Pop bought Thamesway for his wife and four daughters, Flo, Jo, Tippy & Honey, my mother, in about 1930 when they moved from Dachet as his wife Ma was fed up with the flooding from the Thames that happened each year. The house was not remarkable being rather small for such a large family who just squeezed in but the garden even for 1930 was something else for it was  a double and a half  building plot which allowed for a round drive in and a huge garden. It was also large enough to allow Pop to buy the Indian Exhibit, the Indian Room at the Wembley Exhibition and have it moved and built onto the side of his house. This room has got a a blog entry of its own. The Indian Room. This alone made Thamesway magical.

To make matters even better the garden had been designed. The world is used to designer gardens today but in 1930 this was unusual to say the least although I did not realise it then design is everything.

Here is a ground plan of the garden and the house which as can be seen covers a very small area except for the attached Indian Room which was about 12 meters square. You can see the entrance, the Orchard, the long herbaceous and rose border, kitchen gardens, (not used as such) and tennis court . 

You entered by car through the double gates  from the Bath Road on a yellow gravel path. There was quite a ditch in those day. This road was very busy from 1944 on as all the tanks going to D Dad passed by on the ay out and those that were left back on the way in in 1945. These scared me stiff. The car could sweep around the central flower bed to the porch and front door. This flower bed  was always a mass of flowers. Tulips in Spring and Asters in summer, like a park. The car which was  a Ford V8, DMK 945 was driven by my Auntie Flo, the eldest sister and it was her job to fetch and carry Pop from the station when it rained otherwise Pop walked the short distance to Taplow Station.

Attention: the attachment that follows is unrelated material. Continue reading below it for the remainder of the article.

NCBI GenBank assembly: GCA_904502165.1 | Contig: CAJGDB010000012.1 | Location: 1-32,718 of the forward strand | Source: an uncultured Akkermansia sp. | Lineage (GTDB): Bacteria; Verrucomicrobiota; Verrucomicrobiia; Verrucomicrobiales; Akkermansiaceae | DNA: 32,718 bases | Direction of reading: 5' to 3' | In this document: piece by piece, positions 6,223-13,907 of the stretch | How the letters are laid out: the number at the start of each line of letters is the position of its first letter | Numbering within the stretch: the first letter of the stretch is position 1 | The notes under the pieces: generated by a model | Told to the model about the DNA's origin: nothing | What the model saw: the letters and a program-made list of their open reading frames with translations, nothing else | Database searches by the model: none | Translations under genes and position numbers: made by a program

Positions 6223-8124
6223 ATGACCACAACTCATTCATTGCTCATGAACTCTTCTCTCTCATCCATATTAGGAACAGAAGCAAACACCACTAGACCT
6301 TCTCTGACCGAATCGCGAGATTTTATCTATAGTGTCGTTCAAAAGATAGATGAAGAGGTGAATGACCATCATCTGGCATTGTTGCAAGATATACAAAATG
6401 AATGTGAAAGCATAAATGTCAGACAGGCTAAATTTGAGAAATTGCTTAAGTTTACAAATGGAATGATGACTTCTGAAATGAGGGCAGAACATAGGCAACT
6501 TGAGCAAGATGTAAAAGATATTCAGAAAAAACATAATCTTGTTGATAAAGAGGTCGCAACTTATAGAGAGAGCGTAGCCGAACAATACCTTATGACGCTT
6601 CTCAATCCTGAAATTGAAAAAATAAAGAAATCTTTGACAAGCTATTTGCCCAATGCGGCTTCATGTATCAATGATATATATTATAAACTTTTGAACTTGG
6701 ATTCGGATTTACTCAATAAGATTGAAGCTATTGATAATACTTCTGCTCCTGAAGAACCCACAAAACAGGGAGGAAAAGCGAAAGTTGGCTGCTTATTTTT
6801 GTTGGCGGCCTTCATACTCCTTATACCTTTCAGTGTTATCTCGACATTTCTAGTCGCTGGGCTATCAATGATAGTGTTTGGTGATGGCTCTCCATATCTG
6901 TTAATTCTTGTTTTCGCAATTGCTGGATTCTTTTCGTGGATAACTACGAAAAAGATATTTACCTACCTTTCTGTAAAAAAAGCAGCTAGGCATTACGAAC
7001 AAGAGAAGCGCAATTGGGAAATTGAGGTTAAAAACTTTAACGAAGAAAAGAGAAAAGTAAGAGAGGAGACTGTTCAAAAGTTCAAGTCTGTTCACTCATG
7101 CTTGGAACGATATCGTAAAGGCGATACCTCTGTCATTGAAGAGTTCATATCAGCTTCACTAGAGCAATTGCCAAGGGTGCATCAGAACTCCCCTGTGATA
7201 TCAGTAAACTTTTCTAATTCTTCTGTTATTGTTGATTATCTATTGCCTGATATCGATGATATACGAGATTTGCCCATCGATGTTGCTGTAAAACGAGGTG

Once delivered the car could sweep around the central circle and drive on the gravel road around  to the back of the house to the large garage by the back door. All boundaries were lined with large trees, the front and garage side fir trees, the other side  had deciduous trees like a great weeping willow and all the boundaries had hedges of common  laurel that had to be carefully cut by hand every year. This was down by a jobbing gardener twice a year. Huge job.

Next to the Indian Room there was a bed devoted entirely to  old fashioned roses. This was backed by a rustic trellis covered with climbing roses. In early summer the smell from these flowers was overwhelming.  A rustic arch led through to the orchard and the herbaceous border. 

The orchard which had 45 mature fruiting trees was the main garden and used all summer for picnics on the finely mowed lawn. This lawn was like the finest Aubuson carpet and would put Wimbledon tennis court to shame. Not a weed in sight, beautiful swathe and carefully cut with straight lines like the Wembley Cup Final. Every adult except Ma had to mow the lawn. Pop did it with a motor mower but the daughters had to mow it by hand on occasions. It was always perfect.